If there was something I hadn’t discovered yet on my own, I would be given advice on almost anything, such as areas to avoid and why, and also what more I can see and do.

For example, back in the early 1990s, during the day, people went into Vieux Nice (Old Town), located by the
sea to eat at the small selection of restaurants but it was also known that it might not be the best idea to explore that part of the city after 7 pm as the area was not as updated for tourists as it is now, nor as clean, but mainly because there were really no police security cameras in place and because of the maze of the narrow pedestrian streets, locals up to no good who knew the area could quickly mug you or pickpocket your wallet and take off and you wouldn’t know which direction they headed.

Now Vieux Nice is filled with visitors day and night with a melting pot of restaurants, shops, and bars to choose from, plus the varied street market on the Cours Saleya.

Since I had been checking out the LGBTQ bars and nightclubs in Greece and Paris, this had me wondering, where was the gay community in Nice?

One would see who I assumed were gay guys on the street but being gay didn’t seem to be as open LGBTQ-wise as it is welcomed now.

Again, because there was no internet, doing some searching around and word of mouth seemed to do the trick.

At one point, I was shopping at an obviously gay clothing boutique at the entrance to Vieux Nice. The store was quite large and I loved some very unique items available, it helped that the very handsome owner started offering up information about the local gay community, mentioning that it was a small group where everyone seemed to know each other and were supportive and friendly.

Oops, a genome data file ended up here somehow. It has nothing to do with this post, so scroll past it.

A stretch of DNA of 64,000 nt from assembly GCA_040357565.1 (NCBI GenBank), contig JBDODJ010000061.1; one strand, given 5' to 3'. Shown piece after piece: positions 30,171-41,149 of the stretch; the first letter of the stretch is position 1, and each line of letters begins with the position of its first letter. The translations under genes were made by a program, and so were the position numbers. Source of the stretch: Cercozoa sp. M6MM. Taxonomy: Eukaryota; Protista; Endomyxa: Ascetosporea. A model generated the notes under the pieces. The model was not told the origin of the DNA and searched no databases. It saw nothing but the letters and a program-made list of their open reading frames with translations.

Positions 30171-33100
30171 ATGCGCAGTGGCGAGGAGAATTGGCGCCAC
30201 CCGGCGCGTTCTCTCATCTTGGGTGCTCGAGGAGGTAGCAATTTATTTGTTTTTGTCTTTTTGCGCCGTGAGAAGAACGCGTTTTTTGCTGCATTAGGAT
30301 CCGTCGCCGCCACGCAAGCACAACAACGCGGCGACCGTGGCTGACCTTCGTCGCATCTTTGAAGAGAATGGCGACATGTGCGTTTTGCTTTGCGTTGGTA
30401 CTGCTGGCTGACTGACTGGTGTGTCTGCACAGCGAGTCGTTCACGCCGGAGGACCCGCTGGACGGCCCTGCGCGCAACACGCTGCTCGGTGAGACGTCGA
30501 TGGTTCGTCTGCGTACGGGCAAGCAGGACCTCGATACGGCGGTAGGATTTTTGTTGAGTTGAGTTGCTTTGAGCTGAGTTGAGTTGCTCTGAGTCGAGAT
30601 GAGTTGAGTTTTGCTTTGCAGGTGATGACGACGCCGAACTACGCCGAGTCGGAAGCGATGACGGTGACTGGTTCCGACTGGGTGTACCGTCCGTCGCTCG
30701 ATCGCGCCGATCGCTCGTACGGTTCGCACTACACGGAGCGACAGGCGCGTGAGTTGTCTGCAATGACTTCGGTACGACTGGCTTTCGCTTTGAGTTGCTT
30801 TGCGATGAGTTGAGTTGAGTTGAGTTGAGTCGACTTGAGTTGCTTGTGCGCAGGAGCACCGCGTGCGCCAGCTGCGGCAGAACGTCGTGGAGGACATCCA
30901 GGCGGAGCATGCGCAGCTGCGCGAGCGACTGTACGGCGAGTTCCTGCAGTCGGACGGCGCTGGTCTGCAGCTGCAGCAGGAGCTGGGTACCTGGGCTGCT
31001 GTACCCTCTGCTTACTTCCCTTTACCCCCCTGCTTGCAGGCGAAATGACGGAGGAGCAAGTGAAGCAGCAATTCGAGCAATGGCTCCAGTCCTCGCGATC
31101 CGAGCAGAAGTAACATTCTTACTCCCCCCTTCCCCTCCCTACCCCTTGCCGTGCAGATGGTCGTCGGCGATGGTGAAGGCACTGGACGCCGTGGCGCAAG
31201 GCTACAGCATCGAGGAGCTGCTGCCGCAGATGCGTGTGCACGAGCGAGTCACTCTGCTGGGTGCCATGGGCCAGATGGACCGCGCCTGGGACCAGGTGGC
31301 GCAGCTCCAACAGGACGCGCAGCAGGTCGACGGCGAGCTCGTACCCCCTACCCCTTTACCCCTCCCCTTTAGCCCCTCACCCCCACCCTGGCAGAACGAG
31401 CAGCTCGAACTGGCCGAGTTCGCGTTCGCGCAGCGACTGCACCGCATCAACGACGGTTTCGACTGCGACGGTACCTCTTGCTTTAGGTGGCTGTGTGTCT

He gave me a couple of small flyers he had about what establishments were available, when is the best time to go, etc. In total, there were about 3 nightclubs, two that were not open as often, a couple of porn shops, and a small bar.

I tried to attend which place I could in Nice when I wasn’t busy exploring other places like Cannes and Monaco during the day but to be honest, on this first visit, I wasn’t that impressed with the nightclub experiences.

One club was way the hell out of the center of the city in a practically residential area, expensive to get in with not many people on any visit, and is now two family-sized apartments.